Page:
Appellate Judge to Review Princeton Dinky Case Next Week

A temporary station will be built about a quarter mile south of the existing Dinky station.

The commissioner of the New Jersey Department of Environmental Protection denied citizen group Save the Dinky’s request Wednesday asking the state to temporarily stay the approval it gave NJ Transit last year to move the Dinky station train tracks. But Superior Court Appellate Division Judge Carmen H. Alvarez has agreed to review the application for emergency relief.

Save the Dinky and Princeton University have until late next week to file briefs in the case.

Under state law, if you are seeking a stay of a decision made by a state administrative agency, you must first appeal the decision with that agency. If the appeal is denied then you can file for a stay in court.

Bob Martin, Commissioner of the New Jersey Department of Environmental Protection, wrote in his denial of the stay request that an agency is not required to grant a stay request “simply because its decision is under review by the Appellate Division.” He argued in order to be entitled to a stay, the applicant must demonstrate the threat of irreparable harm, a reasonable probability of success, and legal rights to a claim, and show that the stay is in the public interest.

Martin said harm is considered irreparable if it cannot be redressed adequately by monetary damages. There has been no work on the Dinky train station itself, he said, and NJ Transit has  certified that work on the track removal project will not harm the Dinky station. The NJ Transit work relates only to rail infrastructure, he said. The state has no jurisdiction over the project or the adaptive reuse of the station buildings, he said.

“Largely, the appellants complain of inconvenience to the public that will result from longer walking or driving distances to the new rail terminus,” Martin wrote. “In contrast, Princeton University has certified that it will lose millions of dollars int he first 30 to 90 days, with a domino effect of impacts to later construction schedules.”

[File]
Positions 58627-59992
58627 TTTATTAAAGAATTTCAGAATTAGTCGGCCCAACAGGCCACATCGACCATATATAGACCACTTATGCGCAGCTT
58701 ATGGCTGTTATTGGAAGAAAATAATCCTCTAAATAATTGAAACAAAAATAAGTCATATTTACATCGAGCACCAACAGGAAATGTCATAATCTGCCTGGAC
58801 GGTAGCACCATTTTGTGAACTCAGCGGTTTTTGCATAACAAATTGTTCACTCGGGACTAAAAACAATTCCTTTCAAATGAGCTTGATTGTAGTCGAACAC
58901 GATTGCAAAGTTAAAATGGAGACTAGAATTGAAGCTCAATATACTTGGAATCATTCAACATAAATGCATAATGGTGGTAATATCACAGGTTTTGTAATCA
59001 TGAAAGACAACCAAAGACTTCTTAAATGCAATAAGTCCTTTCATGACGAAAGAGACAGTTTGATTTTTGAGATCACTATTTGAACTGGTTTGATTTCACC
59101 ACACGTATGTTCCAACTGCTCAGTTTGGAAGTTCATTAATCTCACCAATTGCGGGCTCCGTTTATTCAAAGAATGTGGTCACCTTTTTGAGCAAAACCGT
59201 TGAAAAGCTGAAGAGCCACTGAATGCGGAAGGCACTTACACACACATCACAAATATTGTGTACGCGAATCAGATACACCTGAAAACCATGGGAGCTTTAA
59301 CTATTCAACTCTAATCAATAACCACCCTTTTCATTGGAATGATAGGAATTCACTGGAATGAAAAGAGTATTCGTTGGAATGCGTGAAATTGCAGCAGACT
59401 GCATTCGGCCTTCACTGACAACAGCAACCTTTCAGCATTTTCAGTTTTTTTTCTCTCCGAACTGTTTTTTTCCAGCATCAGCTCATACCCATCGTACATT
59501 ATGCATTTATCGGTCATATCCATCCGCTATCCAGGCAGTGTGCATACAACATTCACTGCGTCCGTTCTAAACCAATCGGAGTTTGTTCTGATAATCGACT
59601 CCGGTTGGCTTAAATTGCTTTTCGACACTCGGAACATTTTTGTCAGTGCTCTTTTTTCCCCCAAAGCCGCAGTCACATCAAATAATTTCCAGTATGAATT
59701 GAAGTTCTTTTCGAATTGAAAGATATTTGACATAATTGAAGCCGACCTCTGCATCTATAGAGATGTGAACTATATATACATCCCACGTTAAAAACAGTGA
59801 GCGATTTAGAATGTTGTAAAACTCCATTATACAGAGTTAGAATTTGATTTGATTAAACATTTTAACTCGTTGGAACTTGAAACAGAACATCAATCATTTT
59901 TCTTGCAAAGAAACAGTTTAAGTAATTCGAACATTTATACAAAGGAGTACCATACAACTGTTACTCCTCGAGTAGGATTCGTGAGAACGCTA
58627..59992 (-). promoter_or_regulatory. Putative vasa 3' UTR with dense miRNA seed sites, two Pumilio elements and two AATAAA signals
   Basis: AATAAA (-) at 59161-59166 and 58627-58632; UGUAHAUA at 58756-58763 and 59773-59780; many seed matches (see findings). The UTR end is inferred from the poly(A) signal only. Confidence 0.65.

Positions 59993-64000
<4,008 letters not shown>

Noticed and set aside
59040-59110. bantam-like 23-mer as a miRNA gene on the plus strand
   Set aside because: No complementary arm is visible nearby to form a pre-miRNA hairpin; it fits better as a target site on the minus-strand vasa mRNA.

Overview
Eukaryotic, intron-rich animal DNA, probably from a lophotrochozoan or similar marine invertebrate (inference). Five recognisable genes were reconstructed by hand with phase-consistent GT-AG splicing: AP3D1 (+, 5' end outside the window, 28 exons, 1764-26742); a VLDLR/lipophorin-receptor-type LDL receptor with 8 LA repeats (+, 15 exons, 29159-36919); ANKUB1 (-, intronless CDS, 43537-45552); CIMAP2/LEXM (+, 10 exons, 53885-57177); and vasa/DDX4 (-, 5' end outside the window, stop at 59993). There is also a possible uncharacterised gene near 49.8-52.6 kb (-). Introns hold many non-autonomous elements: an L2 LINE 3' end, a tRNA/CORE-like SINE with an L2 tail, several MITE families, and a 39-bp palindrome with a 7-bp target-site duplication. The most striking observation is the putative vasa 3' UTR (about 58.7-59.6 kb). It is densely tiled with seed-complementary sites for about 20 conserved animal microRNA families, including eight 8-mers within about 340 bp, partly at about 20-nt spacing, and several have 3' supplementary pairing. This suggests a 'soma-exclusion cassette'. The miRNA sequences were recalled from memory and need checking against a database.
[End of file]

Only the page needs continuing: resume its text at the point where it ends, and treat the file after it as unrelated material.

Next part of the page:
Martin also argued that a delay in the project will prolong traffic congestion in an areas that will be under construction and would allow the two station buildings to sit idle and unused.

Save the Dinky claims in its Appellate Division filing that the answer to the question “Is the abandonment of the resource in the public interest?” is a resounding “no.”

“The plan to abandon an historic station on a public street and relocate it away from town defies all that is currently known about sustainable development and the importance of accessible public mass transit,” the filing reads. “If the Princeton Railroad Station and the right of way that is critical to its transportation function are destroyed before this appeal can be heard, the public message will be that New Jersey’s history is up for sale to the highest and most influential bidder.”

In a separate court hearing related to the issue, last week Judge Paul Innes denied the group’s request for a temporary stay. Innes will hear the case on October 11. During the court proceeding last week, Princeton University promised to reimburse NJ Transit for the cost to replace the removed tracks if the judge rules against them.